Thursday, July 30, 2009

45-Degree Modules

Here's a little project that's been festering in the back on my mind.

Lately, we have been getting away from the 'going nowhere' loops to "W-shaped" layouts with small loops of modules on the ends. These show the layout as it was for the July club meeting/fajita fest at a member's place. There seems to be a real pleasure factor in watching medium and long trains snake around a layout. These pictures are sequenced from right to left across the layout.

However, there is a need to handle the 12' yard (two 6x modules) and the as yet unbuilt terminal with passing sidings that will be 6' (two 3x modules) within a show setup. In the "W" arrangement, modules that long will require a bit of space sticking out from a wall. This is problematic in that we try to include as many layouts as we can, and still make the safety people happy with the aisle widths.

After giving it some thought these seemed to offer a solution. By placing the long modules flat against a wall, a pair of small 45-degree corners would then give a 'kick-out' and allow the ends to zig-zag in the "W" shape. I decided to build a pair of small, reversable 45-degree corners for use with the setups. Here's a couple of pics of the two new modules.

I am looking forward to a chance to use these in the future. When, I don't know. Due to insurance reasons, we have lost the large space that had been used in the past for public showing "Playday" setups. I will go ahead and add simple scenery in the meantime.

Thursday, July 23, 2009

An update on the structure progress being made in the shop. With the cooler weather 69F rather than 105+F) I finally got my general contractor (me) up and doing something.

The two tenement buildings (two Walthers kits) are progressing together. Everything seen here is glued in, except the roof. I'm leaving that for later. The stairs and storm gutters are next.

Finally, finished as defined by Walthers. Walthers calls these "background" buildings. Since they are meant to go near or against a skyboard or backdrop. So, they have no rear walls. I am making rear walls from Plastruct brick sheet. Before they are installed, I am considering the installation of partial floors and interiors behind some windows, possibly with lighting.

Certainly, they will need figures on the landings and stairs. Maybe elsewhere, too. I have a couple of the 'Roof Accessories' packages. Right now I'm thinking a large A/C system for the building. That would require a wood walkway from the hatch to the unit. And, that would require a sunbather laying on a towel, eh?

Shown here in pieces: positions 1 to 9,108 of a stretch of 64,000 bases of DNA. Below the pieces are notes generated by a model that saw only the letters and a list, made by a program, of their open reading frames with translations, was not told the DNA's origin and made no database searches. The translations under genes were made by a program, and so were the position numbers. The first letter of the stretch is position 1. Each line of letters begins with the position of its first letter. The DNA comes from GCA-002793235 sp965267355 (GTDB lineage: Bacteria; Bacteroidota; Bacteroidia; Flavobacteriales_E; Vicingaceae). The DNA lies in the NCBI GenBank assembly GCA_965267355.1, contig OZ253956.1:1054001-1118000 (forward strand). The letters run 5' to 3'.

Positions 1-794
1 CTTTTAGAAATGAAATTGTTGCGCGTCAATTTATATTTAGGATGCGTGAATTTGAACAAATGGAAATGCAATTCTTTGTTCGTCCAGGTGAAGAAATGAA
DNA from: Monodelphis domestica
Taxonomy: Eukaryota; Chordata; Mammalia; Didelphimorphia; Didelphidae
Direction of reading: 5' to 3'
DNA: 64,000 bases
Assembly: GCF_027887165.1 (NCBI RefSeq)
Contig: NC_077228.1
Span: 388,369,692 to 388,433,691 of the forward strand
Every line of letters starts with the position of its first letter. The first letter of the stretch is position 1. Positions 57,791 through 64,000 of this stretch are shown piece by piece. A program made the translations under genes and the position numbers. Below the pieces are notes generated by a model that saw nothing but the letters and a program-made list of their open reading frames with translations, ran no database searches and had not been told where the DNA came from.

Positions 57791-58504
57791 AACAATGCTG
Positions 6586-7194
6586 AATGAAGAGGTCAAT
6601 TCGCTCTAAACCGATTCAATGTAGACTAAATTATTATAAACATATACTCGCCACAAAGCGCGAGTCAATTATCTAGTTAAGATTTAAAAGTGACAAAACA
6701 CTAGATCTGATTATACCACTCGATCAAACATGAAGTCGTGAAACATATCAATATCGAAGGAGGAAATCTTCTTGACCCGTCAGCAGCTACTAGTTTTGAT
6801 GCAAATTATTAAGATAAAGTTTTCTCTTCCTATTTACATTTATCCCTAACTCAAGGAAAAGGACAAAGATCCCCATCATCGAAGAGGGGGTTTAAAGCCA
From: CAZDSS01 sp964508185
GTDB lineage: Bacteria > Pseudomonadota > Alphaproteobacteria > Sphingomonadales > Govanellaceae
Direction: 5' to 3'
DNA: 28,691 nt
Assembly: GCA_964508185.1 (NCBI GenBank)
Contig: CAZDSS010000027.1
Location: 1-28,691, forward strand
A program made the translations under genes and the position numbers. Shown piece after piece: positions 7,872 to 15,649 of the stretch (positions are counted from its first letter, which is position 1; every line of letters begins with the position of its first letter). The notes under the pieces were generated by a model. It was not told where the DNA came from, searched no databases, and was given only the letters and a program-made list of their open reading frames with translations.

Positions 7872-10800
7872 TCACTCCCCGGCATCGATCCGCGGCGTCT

A decision as to whether the basement stairs will be installed will have to wait. That would require cutting a hole in the mounting surface. Right now, I don't know if that surface will be the plywood or a layer of foam on it.

The next set of four buildings is a single kit from Greenmax, kit #46-4. They are three-story buildings. The kit has four different front facades, and an assortment of side and rear walls. The facades not only have different styles, but different textures as well.

A nice set to work with, and certainly good bashing material. I chose to paint each building a different color, as all were styrene grey.

There are quite a few detail parts to add to the roof, too, making each one unique.

The final six two-story buildings are a single Greenmax kit as well, #33. The walls are a mix-and match system.

There are 24 wall panels, and six front facades in three styles, cast in gray and white.

Also, there are six separate gables for the walls. A variety of roofs are included.

Looking inside the preliminary assembly, note the small stubs on the walls. These are to align the gables. However, the wall is deeply scored, indicating that it can easily be shortened to one story.

And, the stubs look like good supports for an interior floor, too. Again, I think this is good bashing material.

I painted all the side and rear walls a light sand color to resemble stucco. When I get really, really industrious, I may paint the trim on each.

The facades were each painted a different color to brighten up the scene. How bright depends on how much weathering I do. Probably a lot, to look like a dingy, lower-income area.

So, the structures for the city scenes are starting to come out of the boxes. Once some more of these progress to 'adequately finished,' I will attack the next ones. The sequence should be directed by the order I decide to use in 'finishing' modules. Nothing is ever really finished, is it?

For now, I need to check into interiors and lighting. If I do go that way, the interior walls will need a layer of flat black to stop any light leak-through.

Enough rambling for today.